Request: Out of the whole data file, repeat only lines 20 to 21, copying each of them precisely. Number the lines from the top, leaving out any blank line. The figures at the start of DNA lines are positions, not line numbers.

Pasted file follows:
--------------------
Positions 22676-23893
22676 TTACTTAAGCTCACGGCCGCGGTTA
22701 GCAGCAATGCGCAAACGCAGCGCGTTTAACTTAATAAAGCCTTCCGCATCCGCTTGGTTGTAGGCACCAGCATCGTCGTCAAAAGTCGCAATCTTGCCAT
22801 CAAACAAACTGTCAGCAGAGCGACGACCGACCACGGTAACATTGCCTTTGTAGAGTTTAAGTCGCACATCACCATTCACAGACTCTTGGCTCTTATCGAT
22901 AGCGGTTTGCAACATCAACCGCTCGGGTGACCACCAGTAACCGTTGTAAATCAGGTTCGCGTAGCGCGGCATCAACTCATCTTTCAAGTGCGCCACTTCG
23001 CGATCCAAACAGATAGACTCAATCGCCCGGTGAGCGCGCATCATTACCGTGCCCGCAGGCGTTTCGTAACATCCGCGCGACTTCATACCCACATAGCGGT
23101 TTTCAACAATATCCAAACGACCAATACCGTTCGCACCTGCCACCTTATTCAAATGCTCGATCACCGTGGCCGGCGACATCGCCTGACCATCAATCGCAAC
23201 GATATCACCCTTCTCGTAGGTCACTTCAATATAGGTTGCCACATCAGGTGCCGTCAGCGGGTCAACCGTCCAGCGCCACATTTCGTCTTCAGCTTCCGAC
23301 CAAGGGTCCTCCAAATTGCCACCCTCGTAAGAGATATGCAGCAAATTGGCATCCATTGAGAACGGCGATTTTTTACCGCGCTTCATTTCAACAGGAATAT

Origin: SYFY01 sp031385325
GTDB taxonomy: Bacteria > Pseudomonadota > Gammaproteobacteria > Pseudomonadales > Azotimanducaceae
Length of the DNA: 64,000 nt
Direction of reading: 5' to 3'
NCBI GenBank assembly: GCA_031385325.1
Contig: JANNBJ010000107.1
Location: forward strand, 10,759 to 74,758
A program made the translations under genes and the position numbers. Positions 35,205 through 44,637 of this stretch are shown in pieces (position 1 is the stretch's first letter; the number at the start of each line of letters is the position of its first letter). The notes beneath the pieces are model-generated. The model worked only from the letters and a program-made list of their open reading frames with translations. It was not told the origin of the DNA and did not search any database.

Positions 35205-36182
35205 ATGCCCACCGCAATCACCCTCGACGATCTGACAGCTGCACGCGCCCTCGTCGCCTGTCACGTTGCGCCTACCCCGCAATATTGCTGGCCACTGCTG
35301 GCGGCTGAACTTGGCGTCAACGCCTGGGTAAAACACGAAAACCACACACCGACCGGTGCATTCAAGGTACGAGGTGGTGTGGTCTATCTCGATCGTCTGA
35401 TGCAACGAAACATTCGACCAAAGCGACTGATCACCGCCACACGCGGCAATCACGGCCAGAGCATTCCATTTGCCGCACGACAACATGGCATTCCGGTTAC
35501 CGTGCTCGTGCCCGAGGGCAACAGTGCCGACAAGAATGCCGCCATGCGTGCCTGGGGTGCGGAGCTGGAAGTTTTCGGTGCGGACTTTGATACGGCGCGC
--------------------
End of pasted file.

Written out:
35301 GCGGCTGAACTTGGCGTCAACGCCTGGGTAAAACACGAAAACCACACACCGACCGGTGCATTCAAGGTACGAGGTGGTGTGGTCTATCTCGATCGTCTGA
35401 TGCAACGAAACATTCGACCAAAGCGACTGATCACCGCCACACGCGGCAATCACGGCCAGAGCATTCCATTTGCCGCACGACAACATGGCATTCCGGTTAC